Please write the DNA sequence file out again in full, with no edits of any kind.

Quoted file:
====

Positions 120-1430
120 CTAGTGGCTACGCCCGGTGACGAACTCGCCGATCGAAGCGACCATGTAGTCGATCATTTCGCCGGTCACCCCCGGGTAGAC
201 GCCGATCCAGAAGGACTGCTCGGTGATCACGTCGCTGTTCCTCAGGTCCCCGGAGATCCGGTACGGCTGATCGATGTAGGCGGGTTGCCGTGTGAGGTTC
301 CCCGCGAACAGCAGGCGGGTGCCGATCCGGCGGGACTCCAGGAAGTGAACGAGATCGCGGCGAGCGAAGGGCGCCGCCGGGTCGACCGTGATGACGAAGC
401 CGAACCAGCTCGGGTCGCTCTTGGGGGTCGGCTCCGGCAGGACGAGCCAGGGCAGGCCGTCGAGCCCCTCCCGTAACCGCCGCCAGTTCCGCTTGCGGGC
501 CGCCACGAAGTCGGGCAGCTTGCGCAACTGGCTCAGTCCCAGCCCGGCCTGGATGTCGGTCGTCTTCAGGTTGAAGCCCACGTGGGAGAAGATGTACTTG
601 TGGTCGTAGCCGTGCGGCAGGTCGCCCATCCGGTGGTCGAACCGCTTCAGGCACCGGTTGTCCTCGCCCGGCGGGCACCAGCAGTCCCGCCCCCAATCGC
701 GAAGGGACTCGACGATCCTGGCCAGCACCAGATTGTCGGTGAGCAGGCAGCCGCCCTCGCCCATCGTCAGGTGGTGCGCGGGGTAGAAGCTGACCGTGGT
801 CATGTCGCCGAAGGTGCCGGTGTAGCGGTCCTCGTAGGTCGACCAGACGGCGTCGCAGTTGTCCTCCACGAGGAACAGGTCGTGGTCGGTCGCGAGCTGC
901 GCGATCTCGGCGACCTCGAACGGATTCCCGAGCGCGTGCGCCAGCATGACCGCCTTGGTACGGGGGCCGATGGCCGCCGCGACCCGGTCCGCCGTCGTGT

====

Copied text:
Positions 120-1430
120 CTAGTGGCTACGCCCGGTGACGAACTCGCCGATCGAAGCGACCATGTAGTCGATCATTTCGCCGGTCACCCCCGGGTAGAC
201 GCCGATCCAGAAGGACTGCTCGGTGATCACGTCGCTGTTCCTCAGGTCCCCGGAGATCCGGTACGGCTGATCGATGTAGGCGGGTTGCCGTGTGAGGTTC
301 CCCGCGAACAGCAGGCGGGTGCCGATCCGGCGGGACTCCAGGAAGTGAACGAGATCGCGGCGAGCGAAGGGCGCCGCCGGGTCGACCGTGATGACGAAGC
401 CGAACCAGCTCGGGTCGCTCTTGGGGGTCGGCTCCGGCAGGACGAGCCAGGGCAGGCCGTCGAGCCCCTCCCGTAACCGCCGCCAGTTCCGCTTGCGGGC
501 CGCCACGAAGTCGGGCAGCTTGCGCAACTGGCTCAGTCCCAGCCCGGCCTGGATGTCGGTCGTCTTCAGGTTGAAGCCCACGTGGGAGAAGATGTACTTG
601 TGGTCGTAGCCGTGCGGCAGGTCGCCCATCCGGTGGTCGAACCGCTTCAGGCACCGGTTGTCCTCGCCCGGCGGGCACCAGCAGTCCCGCCCCCAATCGC
701 GAAGGGACTCGACGATCCTGGCCAGCACCAGATTGTCGGTGAGCAGGCAGCCGCCCTCGCCCATCGTCAGGTGGTGCGCGGGGTAGAAGCTGACCGTGGT
801 CATGTCGCCGAAGGTGCCGGTGTAGCGGTCCTCGTAGGTCGACCAGACGGCGTCGCAGTTGTCCTCCACGAGGAACAGGTCGTGGTCGGTCGCGAGCTGC
901 GCGATCTCGGCGACCTCGAACGGATTCCCGAGCGCGTGCGCCAGCATGACCGCCTTGGTACGGGGGCCGATGGCCGCCGCGACCCGGTCCGCCGTCGTGT